Carnivorous Plants for Terrariums

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    • Sundews capture insects on their leaf glands.Jupiterimages/Photos.com/Getty Images

      Carnivorous plants require few nutrients from the soil, making them a suitable addition to the low fertility environment in most terrariums. The plants instead receive most of their nutrients from the small insects they capture and digest. They use a variety of methods to capture these insects, depending on the variety of plant.

    Venus Flytrap

    • One of the most well-known carnivorous plants, the Venus flytrap has a hinged trap that closes and traps its prey inside. It feeds on small flying and crawling insects. Once trapped, the insects are dissolved and the nutrients extracted for the plant's use. Flytraps thrive in warm, moist conditions, such as those provided in a closed or partially closed terrarium. When grown in a completely closed terrarium, insects must be provided for the plant to feed.

    Pitcher Plants

    • Pitcher plants, or sarracenia, have modified leaves shaped as funnels or pitchers. Appealing nectar sits in the bottom of each pitcher, enticing the insect prey inside. Once inside, the insect is trapped and the plant then dissolves the insect to extract the nutrients. Pitcher plants only grow wild in North America, preferring moist, boggy areas. They can be grown in open terrariums indoors as long as you provide lots of sunlight and warmth.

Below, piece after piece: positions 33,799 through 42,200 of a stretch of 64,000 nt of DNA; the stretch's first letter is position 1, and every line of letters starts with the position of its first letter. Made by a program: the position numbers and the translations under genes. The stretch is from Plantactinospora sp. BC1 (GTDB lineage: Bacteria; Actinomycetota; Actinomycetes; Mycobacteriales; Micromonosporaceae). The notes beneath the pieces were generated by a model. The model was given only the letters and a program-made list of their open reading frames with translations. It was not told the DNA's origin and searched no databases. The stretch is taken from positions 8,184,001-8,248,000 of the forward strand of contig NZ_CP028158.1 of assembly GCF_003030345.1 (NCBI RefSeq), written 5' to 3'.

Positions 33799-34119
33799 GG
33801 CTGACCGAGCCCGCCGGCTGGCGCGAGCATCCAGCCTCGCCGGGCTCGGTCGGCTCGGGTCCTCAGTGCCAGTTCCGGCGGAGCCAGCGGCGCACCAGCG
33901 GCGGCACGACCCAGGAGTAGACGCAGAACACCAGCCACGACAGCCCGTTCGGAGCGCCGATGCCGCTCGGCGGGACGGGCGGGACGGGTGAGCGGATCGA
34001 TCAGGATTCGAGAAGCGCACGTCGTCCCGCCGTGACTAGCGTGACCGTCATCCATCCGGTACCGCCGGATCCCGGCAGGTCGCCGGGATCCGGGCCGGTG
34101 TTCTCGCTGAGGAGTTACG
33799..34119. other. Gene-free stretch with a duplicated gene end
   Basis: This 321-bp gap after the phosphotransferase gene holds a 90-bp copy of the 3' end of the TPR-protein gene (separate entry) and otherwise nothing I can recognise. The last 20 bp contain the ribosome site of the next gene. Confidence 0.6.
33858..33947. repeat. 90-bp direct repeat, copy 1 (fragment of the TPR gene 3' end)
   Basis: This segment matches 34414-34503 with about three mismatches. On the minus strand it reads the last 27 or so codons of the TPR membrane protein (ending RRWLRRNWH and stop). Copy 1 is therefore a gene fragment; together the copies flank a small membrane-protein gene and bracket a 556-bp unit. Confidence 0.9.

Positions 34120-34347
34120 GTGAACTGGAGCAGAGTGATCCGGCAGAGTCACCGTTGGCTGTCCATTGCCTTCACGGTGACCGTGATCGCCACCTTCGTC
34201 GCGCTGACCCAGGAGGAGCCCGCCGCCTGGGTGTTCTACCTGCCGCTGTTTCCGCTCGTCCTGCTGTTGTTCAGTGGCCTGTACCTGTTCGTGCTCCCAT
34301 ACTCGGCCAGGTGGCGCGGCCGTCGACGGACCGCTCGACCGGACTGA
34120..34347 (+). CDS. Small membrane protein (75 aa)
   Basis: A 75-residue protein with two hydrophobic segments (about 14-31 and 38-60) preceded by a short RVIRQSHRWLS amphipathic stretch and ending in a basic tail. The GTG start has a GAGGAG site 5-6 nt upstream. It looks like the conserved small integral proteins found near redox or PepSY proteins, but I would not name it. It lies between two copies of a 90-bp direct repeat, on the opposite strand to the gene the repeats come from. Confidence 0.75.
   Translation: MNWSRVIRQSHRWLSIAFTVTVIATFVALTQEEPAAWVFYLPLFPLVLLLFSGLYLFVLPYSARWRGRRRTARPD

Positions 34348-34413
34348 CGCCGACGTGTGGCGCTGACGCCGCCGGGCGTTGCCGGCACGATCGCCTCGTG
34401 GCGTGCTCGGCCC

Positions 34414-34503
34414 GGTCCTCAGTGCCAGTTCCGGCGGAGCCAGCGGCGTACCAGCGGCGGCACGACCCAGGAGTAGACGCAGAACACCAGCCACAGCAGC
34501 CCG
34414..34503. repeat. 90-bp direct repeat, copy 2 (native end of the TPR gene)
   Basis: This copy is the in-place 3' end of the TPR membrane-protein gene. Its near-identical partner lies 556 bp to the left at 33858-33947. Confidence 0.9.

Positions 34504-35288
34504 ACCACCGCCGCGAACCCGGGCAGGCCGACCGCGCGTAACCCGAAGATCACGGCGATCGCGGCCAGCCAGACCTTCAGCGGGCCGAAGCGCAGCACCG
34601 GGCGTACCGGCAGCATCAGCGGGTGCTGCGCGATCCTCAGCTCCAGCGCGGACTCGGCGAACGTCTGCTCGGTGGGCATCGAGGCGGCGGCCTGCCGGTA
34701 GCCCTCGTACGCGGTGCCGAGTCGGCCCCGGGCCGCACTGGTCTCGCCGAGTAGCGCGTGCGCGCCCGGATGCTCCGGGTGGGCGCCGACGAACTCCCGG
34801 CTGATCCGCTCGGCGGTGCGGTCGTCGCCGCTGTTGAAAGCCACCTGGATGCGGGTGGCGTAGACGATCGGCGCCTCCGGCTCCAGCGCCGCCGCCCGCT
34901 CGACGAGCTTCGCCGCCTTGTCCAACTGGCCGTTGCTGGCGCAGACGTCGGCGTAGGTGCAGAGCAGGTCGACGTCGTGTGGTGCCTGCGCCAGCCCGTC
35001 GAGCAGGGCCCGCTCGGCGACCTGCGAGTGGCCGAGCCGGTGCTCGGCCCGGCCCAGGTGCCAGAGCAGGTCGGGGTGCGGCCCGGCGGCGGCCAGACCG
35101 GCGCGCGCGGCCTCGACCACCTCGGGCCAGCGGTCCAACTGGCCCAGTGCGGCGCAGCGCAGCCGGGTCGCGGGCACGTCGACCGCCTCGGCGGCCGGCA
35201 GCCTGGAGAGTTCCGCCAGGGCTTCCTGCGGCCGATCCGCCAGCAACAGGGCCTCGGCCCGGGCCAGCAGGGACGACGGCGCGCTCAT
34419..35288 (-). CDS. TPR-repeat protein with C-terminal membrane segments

Sundews

    • Instead of a trap, the sundew has long leaves with a sticky gland on the tip of each. The glands glisten in the sun, earning the sundew its name. Insects are drawn to the glands and trapped. As they struggle, nearby leaves and glands move toward the prey and trap it further. Smaller sundew varieties thrive in the closed conditions of a terrarium as they require plenty of warmth and high humidity to grow. The larger types are too big for most terrariums and can only be grown outdoors.

    Butterworts

    • The leaves of the butterwort plant feel slightly greasy and sticky. This sticky covering traps the insects, then the struggle of the prey signals the plant to produce its digestive enzymes. These plants thrive in humid, warm environments, such as those found in closed terrariums. Butterworts prefer to feed on aphids, though they can also feed on other small insects. In closed terrariums, you must provide insects for the plants to capture.

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